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Coal fired thermal power capacity addition likely to remain subdued during FY20-FY21: India Ratings

V Rishi Kumar Hyderabad | Updated on July 11, 2019 Published on July 11, 2019

The coal-based capacity addition in the Indian power sector, which fell to a low of 3.6 GW in FY19, is likely to remain subdued at 5GW-6GW per year in FY20 and FY21.

According to India Ratings and Research of the Fitch Group, This likely decline in thermal capacity addition is attributed to the decommissioning of nearly 2GW annually as the plants complete their useful life, due to the stress in nearly 85% of the private under-construction capacity, issues with regards to availability of funds, coal, power purchase agreements and evacuation and decline in fresh project starts across the Central, State and private sectors.

During FY13-FY17, excess capacity in the thermal power sector had increased to an average of 42% on account of a significant increase in capacity and lower-than-expected growth in power demand. The excess capacity touched a peak of 45% in FY16, and then declined subsequently to around 42% at FY19.

Power demand is likely to see healthy growth during FY20-FY24, and only a part of the incremental demand can be met by existing and upcoming renewable capacities. Considering the absence of any major alternatives to meet the growth in demand, the proportion of excess capacity in the thermal power sector would decline further during FY20-FY24, in Ind-Ra’s opinion.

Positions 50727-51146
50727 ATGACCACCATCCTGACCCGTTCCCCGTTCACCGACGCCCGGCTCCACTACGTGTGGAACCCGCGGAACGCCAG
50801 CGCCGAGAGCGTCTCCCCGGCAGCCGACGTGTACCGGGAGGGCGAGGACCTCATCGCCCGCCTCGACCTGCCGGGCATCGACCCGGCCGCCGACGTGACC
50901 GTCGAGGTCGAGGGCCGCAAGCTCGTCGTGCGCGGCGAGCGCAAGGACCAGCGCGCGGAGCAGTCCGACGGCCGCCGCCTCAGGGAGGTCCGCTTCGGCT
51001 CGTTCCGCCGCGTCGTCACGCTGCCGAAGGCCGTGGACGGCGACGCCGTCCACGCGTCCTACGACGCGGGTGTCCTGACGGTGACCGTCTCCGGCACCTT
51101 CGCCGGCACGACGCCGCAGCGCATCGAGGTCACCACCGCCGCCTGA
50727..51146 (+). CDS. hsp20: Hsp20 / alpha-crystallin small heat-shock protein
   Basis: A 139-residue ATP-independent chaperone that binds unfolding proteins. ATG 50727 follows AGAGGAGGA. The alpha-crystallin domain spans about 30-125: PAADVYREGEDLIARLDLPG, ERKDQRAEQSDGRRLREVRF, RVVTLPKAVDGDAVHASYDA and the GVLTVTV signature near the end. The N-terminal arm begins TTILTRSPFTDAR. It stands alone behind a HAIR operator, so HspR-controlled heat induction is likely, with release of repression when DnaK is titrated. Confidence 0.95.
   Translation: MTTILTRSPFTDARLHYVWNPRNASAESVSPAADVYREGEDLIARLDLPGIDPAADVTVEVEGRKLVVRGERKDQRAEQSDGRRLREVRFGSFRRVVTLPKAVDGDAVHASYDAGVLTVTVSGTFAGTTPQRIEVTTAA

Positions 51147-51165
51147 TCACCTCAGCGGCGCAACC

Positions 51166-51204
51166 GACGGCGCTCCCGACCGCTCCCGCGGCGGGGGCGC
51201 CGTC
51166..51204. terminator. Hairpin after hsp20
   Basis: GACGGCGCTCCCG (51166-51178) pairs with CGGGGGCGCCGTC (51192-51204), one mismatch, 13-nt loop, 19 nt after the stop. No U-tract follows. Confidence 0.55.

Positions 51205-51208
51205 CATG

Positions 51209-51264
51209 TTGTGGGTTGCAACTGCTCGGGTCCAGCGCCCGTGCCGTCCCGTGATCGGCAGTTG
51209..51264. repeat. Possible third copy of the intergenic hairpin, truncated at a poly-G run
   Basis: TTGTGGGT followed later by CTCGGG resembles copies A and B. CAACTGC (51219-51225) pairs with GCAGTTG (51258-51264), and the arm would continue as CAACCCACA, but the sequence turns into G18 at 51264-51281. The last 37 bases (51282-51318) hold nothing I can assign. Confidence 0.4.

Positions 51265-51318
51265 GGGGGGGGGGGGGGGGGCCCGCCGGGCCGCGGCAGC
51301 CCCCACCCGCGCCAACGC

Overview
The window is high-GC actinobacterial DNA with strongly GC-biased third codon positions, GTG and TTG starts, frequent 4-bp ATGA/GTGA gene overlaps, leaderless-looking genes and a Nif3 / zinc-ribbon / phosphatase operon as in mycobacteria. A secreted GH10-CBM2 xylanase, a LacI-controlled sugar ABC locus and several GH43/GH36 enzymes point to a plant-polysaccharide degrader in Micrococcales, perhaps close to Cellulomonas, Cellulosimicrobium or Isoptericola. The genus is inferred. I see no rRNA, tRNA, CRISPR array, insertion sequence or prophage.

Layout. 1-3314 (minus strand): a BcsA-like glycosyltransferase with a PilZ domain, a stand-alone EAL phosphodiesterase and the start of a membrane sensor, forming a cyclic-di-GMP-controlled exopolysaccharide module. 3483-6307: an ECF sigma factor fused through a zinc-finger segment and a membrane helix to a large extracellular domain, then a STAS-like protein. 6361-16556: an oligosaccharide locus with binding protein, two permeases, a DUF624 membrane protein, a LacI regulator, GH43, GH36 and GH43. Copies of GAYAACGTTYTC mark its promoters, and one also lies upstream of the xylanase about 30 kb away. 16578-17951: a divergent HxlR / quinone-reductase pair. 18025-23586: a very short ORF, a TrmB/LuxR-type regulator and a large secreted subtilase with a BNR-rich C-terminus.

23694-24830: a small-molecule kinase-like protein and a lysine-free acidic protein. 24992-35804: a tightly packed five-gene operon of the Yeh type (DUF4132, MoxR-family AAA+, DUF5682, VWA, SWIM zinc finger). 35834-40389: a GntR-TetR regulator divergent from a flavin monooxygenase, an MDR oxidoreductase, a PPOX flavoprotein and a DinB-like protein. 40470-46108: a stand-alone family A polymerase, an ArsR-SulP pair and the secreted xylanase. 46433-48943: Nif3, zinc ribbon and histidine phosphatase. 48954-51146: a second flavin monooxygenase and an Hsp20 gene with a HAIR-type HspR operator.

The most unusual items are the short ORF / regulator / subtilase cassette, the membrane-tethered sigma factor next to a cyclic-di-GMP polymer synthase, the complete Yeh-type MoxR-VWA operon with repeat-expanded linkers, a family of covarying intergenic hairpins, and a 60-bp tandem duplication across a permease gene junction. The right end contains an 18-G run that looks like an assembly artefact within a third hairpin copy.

The slowdown in new thermal capacity addition by the state and central thermal sectors would also support the absorption of the excess thermal capacity over this period. Fresh project starts for thermal projects declined steeply to a mere 1.6 GW in FY19 from an average of 10 GW per year over FY15-FY18. The private sector’s contribution to fresh projects was nil during FY19, signalling the private players’ lack of interest in the thermal sector.

As of FY18, of the total under-construction capacity of 24.7 GW in the private sector, 14.4 GW of capacity was uncertain/stressed/work on hold. This proportion increased to 20 GW (85% of the private under-construction capacity) at FY19, as the debt-servicing issues being faced by companies caused the supply of incremental credit from banks and equity markets to come to a standstill.

The quantum of under-construction projects declined to 65 GW in FY19 from 95 GW in FY13. The decline was mainly driven by the private sector, which saw under-construction capacity falling to 24 GW in FY19 from 63 GW in FY13. Additionally, a bulk of the under-construction capacity in the private sector is stressed and is unlikely to be completed.

Published on July 11, 2019
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